More Effective Than, But Not As Scalable As
If you feel you have something to offer the world, the best way to expose and share your ideas/experiences/opinions/knowledge/wisdom is to release it from lock down in your mind and do the work necessary to get it into physical form. Write it down, or draw it up, or record it. Then propagate it out into the wild blue yonder through the greatest global communication system yet known to mankind: the internet.
You are not personally scalable, but because of the power of the internet, the artifacts you create are. Fuggedabout whether anybody will pay attention to what you create, manifest, and share. Birth it and give it the possibility to grow and prosper. Perhaps no one’s eyeballs or ears other than yours will ever come face to face with your creations, but your children will be patiently waiting for any and all adopters that happen to come along.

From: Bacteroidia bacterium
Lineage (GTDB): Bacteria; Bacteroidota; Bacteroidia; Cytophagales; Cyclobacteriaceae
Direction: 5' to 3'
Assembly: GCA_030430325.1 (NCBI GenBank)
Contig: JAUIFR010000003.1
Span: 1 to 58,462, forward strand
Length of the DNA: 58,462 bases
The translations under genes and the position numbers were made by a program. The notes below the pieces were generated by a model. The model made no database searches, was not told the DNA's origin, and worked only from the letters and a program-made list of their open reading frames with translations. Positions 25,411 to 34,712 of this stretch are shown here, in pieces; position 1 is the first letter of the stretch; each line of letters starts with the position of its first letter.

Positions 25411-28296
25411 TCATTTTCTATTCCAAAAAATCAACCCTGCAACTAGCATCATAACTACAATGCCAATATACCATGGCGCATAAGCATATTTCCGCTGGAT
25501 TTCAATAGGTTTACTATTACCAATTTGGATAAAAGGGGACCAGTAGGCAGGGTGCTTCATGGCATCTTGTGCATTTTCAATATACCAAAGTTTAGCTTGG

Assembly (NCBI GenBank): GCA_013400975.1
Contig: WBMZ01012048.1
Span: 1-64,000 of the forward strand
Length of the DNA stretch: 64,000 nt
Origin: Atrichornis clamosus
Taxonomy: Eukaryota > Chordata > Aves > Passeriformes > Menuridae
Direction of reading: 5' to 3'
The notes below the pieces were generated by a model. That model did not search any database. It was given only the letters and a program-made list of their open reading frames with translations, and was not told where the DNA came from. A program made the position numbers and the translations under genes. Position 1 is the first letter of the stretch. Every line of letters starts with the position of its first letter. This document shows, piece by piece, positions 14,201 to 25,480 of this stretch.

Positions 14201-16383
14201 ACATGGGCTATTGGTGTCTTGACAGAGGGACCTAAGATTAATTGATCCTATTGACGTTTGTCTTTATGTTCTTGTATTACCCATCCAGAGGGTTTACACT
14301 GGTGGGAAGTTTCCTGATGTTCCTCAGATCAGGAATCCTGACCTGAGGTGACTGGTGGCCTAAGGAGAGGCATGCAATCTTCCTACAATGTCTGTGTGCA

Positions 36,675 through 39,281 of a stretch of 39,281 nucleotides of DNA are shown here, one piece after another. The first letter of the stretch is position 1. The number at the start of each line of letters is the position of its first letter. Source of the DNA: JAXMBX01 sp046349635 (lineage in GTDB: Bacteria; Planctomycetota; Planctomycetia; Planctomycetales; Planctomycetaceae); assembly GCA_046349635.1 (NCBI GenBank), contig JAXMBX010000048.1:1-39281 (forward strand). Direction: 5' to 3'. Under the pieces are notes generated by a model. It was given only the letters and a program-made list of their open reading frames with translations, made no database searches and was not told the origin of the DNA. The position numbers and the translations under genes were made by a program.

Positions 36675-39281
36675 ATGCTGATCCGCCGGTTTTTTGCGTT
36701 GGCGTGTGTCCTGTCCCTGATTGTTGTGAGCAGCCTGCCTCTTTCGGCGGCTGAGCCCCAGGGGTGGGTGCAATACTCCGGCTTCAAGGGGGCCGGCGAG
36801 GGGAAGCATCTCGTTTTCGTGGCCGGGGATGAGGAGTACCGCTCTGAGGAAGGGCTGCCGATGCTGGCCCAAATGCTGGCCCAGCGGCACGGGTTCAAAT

The agilista community is fond of trashing the “traditional” artifact-exchange method of communication and extolling the virtues of the effectiveness of close proximity, face-to-face, verbal exchange. Alistair Cockburn even has some study-backed curves that bolster the claim. BD00 fully agrees with the “effectiveness” argument, but just like the source code is not the whole truth, face-to-face communication is not the whole story. As noted in the previous paragraph, a personal conversation is not scalable.
Face to face, verbal communication may be more effective than artifact exchange, but it’s ephemeral, not archive-able, and not nearly as scalable. And no half-assed scribblings on napkins, envelopes, toilet paper, nor index cards solve those shortcomings on anything but trivial technical problems.